Many are often surprised to learn that pianos simply do not last for an eternity. The useful life expectancy of a well made piano is 30-50 years before needing a quality reconditioning or even complete rebuilding. Unlike violins, which have a total tension between 50-70lbs for all strings, a piano holds over 18 tons on the instrument. That level of stress crushes wood fibers over time. Humidity swings work to undo glue joints over the life of an instrument – other instruments can be re-glued for a quality fix, the strain on a piano is too much for such a repair in many cases. Action parts and Hammers wear out and need replacing to function as new.
These are repairs I love making. I also love taking an instrument from barely working and remaking it into a lovely, performing instrument. This often keeps me busy throughout the summers when my customers are away on vacation- since they wouldn’t have missed their piano during their trip.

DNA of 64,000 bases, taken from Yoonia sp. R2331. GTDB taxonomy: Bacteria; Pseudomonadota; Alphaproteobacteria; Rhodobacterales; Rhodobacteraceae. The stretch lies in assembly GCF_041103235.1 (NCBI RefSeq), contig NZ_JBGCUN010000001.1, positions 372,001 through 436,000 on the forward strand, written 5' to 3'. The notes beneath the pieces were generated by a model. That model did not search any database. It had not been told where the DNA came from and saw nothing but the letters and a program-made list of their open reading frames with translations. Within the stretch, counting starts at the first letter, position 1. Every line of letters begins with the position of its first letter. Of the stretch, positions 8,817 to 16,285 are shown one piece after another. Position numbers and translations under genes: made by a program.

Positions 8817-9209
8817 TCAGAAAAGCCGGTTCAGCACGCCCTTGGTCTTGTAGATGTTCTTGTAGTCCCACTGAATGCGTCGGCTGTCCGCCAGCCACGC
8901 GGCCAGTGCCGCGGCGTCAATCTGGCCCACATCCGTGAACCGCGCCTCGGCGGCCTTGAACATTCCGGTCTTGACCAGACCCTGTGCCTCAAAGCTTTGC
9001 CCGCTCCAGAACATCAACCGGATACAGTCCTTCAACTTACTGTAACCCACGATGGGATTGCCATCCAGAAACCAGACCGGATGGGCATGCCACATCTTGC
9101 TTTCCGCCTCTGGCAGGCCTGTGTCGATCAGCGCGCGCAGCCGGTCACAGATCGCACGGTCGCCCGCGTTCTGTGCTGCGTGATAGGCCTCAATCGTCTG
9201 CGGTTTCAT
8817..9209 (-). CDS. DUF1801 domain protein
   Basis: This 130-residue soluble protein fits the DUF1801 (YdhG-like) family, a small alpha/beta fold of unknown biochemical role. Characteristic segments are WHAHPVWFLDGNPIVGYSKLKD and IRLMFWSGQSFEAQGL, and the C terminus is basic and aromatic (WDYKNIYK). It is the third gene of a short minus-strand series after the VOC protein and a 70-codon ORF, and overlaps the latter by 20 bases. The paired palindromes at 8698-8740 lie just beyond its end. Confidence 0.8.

On the other hand, some pianos are simply not worth the cost of restoring. Many pianos, spinets and small uprights in particular, were sold as entry level instruments in the 50s-70s. I cannot, in good conscience, recommend extensive work to instruments such as these. Some of them sold for as little as $400, to invest over $2,000 for it to work better and still not be “New,” this should only be a value to those instruments with great sentimental value. Even so, I’d recommend getting a photo of your loved one at the piano hung on the wall over a new instrument. They would most likely want you to make beautiful music on a good piano rather than struggle and begin to get bitter about music because the piano doesn’t perform well.